I've yet to find a math program that I am really happy with. Waldorf and Enki methods were fantastic for introducing mathematical concepts; since then we've worked with the Miquon Math Lab materials just a bit. I just ordered the grade 4 math curriculum from Christopherus Homeschool Resources, so we'll give that a try. In the meantime the boys are working in some workbooks they picked out, and they are looking forward to practicing their multiplication tables using Timez Attack, a computer game (yes, a computer game!).
For history we've been listening to The Story of the World: Volume 2 on CD, as well as reading and discussing the book When the World was Rome. We just read about Pompeii, so we've ordered a BBC documentary, Pompeii: The Last Day from Netflix. The boys also received a volcano kit for the holidays, so we have a bit of a unit study going on.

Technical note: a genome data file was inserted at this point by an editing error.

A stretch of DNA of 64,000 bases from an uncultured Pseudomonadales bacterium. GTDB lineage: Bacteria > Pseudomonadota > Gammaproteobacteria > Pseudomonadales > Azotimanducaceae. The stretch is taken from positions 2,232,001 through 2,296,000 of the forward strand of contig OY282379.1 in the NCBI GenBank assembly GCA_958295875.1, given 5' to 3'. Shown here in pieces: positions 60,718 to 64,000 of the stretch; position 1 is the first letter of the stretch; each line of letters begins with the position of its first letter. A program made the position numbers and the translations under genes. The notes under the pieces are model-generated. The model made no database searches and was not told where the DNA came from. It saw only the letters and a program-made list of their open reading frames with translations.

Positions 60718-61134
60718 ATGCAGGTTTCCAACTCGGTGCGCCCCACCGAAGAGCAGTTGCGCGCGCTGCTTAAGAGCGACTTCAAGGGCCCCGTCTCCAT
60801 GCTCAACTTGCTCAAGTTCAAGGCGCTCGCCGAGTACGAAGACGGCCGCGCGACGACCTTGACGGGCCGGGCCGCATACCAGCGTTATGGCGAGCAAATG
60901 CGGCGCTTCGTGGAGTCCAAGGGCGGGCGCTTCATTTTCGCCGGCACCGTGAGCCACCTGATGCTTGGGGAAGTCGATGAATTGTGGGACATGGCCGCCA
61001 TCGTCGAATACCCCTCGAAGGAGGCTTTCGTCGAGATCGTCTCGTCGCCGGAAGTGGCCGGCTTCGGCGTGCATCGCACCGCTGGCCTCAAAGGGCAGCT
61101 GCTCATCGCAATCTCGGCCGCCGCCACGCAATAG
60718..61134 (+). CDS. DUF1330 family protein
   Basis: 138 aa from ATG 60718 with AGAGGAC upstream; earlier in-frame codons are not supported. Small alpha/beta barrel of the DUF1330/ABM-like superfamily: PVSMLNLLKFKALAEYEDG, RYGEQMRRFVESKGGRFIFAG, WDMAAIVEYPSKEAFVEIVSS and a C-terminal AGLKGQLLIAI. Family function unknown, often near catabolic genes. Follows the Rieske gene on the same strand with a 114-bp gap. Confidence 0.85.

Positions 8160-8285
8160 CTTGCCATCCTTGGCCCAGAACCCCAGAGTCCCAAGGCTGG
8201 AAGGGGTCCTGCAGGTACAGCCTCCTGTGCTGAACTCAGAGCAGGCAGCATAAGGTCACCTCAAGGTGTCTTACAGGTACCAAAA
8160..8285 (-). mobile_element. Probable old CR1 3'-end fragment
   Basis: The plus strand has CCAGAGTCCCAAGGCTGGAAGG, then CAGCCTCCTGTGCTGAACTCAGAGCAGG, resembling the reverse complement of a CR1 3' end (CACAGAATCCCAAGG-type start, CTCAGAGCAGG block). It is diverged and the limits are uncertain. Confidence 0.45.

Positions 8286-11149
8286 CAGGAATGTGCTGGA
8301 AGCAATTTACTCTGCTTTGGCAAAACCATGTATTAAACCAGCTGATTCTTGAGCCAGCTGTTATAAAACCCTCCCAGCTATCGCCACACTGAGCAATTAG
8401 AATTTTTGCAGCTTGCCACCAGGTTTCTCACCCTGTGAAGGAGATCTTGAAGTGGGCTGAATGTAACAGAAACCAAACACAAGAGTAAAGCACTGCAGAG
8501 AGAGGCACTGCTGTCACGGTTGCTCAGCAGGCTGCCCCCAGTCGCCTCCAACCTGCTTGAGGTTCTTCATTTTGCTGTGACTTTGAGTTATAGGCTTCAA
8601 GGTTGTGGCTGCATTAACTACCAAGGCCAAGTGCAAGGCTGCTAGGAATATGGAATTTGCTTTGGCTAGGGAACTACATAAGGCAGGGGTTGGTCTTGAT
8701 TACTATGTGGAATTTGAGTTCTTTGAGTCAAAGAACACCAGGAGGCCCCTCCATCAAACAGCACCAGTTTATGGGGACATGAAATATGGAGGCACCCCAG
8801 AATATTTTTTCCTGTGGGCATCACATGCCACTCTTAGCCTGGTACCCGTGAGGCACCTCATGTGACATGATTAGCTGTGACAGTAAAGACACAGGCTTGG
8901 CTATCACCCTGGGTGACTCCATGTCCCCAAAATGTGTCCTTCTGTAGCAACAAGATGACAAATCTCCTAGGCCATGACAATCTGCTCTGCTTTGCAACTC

We've actually just started watching educational programs together on the television; last night we watched a NOVA program, Is There Life on Mars? We are still very selective with what we choose to allow the boys (and ourselves) to watch, and we definitely limit the amount of time spent watching programs, but the boys are old enough now that I no longer worry about watching a limited number of quality shows. We watch programs designed for adults that haven't been turned into edu-tainment.
We have basketball, our nature co-op, and home projects to round out our learning for the month.
Since I have to pull my own resources for the year and am just getting started I suspect that this doesn't look anything like Enki grade 4. I'm okay with that; more important to me is to reconnect with the philosophy and methods. We'll be moving into Norse mythology for our next language arts block; the boys have actually devoured a lot of mythology, but we haven't spent much time on the Norse myths.
For now, we're all really excited to be working with focused academics again.